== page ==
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Chapter 2: Does your grandmother really know how to suck eggs: Training

30.03.21

This story was written by our foster carers

Fostering series continued:

Back in January, our foster carer Archie began writing his mini series on the alternative, unofficial guide to fostering. We are really excited to share his next chapter.

Since leaving University, 20 years ago, I have done the odd bit of training, as part of my career in Finance and IT; probably half a dozen, tops. But, as a Foster Carer, the training will never stop… NEVER! There is a set amount of training that you are obliged to take, each year, covering a range of topics, including Paediatric First Aid to Safeguarding. Some of it is even interesting and you may even retain some of what you learn. But, even if you forget it by the time you walk out of the training room, you will have a wad of notes and hand-outs to stick in your file.

On top of the compulsory training, there will be enough discretionary training to fill the Library of Congress. Some of this training will be in a classroom, some of it will be online. Some will take two or three days, some of it will take 30 minutes. But every single one will be a feather in your cap and is worth doing, especially if you have chosen Fostering as your career and can make the time. My wife is the primary carer, in our house, and laps up this kind of stuff; I’m pretty sure she is the most qualified and educated person in the country, now. Most of the training is now provided through an online portal (virtual classrooms, self-paced courses, etc.) and gives you instant KPIs and a speedometer type dashboard to show how you are doing. I’m pretty sure things are going to start getting competitive between my wife and other, like-minded, carers. In fact, as I type this, she is completing a training session about preventing radicalism in children – pretty heavy stuff, I admire her determination.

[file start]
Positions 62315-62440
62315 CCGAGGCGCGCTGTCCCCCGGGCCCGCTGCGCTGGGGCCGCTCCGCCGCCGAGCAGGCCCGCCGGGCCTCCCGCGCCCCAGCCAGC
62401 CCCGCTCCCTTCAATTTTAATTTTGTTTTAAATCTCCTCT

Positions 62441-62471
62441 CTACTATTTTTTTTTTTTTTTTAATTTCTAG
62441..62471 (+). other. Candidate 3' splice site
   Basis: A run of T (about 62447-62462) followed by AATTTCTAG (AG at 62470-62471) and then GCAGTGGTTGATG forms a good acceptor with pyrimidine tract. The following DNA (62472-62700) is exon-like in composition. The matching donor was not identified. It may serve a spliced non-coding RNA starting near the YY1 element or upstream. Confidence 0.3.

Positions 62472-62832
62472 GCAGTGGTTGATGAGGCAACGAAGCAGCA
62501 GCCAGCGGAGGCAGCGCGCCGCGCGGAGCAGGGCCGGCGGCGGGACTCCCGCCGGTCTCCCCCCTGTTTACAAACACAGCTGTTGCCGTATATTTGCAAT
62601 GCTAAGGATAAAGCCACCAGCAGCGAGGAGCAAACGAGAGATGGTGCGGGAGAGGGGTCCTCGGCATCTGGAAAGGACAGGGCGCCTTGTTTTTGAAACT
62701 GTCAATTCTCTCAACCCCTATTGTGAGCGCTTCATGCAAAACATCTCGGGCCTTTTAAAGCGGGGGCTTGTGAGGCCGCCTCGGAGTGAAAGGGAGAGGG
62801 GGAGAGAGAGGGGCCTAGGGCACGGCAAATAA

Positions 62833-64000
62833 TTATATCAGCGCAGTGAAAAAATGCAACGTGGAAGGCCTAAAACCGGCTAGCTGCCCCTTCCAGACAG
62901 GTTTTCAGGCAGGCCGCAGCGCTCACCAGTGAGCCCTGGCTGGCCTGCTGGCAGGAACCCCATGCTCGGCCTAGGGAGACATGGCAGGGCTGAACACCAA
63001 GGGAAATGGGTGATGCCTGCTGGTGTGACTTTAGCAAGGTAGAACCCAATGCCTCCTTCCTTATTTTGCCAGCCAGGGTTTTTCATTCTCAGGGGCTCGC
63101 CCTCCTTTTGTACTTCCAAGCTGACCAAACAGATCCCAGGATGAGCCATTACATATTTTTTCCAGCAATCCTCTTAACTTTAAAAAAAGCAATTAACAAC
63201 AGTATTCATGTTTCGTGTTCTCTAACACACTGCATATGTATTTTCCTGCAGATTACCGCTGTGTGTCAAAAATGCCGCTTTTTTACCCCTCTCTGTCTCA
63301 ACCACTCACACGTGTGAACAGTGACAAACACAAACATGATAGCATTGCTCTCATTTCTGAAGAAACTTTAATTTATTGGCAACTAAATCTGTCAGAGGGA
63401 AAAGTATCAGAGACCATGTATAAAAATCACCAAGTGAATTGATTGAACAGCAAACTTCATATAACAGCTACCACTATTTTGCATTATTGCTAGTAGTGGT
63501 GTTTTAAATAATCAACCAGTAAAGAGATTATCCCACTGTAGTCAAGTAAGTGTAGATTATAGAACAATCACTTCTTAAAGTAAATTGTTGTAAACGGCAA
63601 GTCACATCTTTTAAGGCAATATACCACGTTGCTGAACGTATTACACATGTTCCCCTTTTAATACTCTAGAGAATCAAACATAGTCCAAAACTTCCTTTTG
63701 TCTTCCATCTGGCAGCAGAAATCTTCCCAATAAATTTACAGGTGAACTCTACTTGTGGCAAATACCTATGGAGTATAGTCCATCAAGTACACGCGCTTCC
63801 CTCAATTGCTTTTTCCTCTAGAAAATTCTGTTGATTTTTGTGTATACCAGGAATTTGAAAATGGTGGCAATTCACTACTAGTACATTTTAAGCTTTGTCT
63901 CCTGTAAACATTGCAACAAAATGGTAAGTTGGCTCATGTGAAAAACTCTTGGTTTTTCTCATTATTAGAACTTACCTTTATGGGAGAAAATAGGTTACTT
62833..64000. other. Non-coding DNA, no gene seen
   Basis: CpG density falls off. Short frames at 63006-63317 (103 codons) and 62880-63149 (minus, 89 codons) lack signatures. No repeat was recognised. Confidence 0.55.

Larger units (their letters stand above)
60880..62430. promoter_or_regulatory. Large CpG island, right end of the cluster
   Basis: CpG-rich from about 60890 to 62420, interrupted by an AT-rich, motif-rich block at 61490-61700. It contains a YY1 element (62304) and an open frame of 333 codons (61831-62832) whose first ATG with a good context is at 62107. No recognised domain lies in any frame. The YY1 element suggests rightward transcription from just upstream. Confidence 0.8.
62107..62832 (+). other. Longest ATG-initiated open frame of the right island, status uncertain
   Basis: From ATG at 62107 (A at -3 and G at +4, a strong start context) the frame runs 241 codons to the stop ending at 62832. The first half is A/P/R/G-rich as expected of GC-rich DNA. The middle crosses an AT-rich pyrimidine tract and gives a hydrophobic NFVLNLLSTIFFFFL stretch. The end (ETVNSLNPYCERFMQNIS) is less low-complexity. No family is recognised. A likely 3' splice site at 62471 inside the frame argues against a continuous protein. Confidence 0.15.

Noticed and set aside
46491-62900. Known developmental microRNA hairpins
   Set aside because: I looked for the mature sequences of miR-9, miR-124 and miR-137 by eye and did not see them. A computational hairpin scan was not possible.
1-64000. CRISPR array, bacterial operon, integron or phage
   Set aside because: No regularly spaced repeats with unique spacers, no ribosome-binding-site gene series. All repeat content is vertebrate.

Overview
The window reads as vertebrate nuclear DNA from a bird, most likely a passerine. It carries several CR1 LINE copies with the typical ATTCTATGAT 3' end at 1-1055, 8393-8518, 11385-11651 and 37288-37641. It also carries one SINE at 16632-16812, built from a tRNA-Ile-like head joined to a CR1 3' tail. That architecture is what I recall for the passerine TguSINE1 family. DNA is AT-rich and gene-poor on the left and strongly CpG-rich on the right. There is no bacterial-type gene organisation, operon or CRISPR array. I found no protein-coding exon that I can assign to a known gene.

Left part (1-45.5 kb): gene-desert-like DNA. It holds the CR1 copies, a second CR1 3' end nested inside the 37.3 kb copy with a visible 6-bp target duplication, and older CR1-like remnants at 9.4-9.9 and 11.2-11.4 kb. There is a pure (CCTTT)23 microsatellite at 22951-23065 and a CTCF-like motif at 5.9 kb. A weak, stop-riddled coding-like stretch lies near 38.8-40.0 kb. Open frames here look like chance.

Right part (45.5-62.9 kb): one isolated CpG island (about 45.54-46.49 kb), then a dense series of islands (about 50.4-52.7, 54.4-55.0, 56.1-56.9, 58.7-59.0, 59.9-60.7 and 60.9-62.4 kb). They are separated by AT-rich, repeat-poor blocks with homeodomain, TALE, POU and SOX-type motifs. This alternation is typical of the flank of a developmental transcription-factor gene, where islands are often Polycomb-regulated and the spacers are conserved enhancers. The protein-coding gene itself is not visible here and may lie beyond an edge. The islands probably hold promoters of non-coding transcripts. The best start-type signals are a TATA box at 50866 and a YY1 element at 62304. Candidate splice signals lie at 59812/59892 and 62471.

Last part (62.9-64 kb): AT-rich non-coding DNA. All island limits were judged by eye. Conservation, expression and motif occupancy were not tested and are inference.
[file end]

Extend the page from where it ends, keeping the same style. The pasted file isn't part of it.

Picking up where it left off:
I, on the other hand, as the secondary / support carer, am very much in the ‘minimalist’ category – less is more. I couldn’t do what my wife does, in the training or the actual caring; she is a legend. I fix things, play with Lego, say “what she said’ a lot and I am a shoulder to cry on.

Anyway, training. You will, no doubt, underestimate the importance of the training; I know I did. The training will not enlighten you with ground breaking revelations in psychiatric research. Indeed, you will often find yourself thinking, “Oh my word, this is so obvious”. But, it is the context of the training, having someone telling you “this will definitely be something you can relate to, at some point in your life as a Foster Carer” that makes it pertinent. And they are right. At some point, you will find yourself saying “We covered this in one of the training sessions. There’s nothing to worry about. This is normal behaviour; Daisy told us to expect this”. And, even if you don’t know how to resolve the particular situation, just knowing that you are not going mad and your ward is not an alien from a distant galaxy, will really help. Remember, your Supervising Social Worker is always on hand to help, if you can’t resolve a situation. And, remember those badly produced hand-outs you stuffed in a file at the back of your wardrobe, last year? You can always dig them out and give yourself a quick refresher.

And, if all else fails and you simply can’t remember anything you were taught in the training, remember one thing… you are human. At the end of the day, you were approved as a Foster Carer by someone who got to know you inside and out and thought you’d be good at it. Trust your gut, you’re not a fool and you have been trusted to look after some of the most vulnerable young people in the country… you’ve got this! Don’t worry about doing the ‘agency approved’ thing, just do what you feel is the right thing and you won’t go far wrong. The important thing is always to do what you think is best for the child, in a particular situation. Just acknowledge that you might not have officially done the right thing but will remember for next time.

The training will stand you in good stead and, as I said before, each of the discretionary training courses will be a feather in your cap. It is always good to stay in your agency’s good books and show willingness to learn and be a better carer. You hope you will never hear of a disabled, orphaned, teenage, asylum seeker with links to a radical Bhuddist group but, if they are ever in need of your help, you will be prepared and your agency will know exactly where to turn.

Out in the ‘real world’, “Knowledge is Power”. But, in fostering, knowledge is the fuel for the power you already have.

Find out more about the training we provide.

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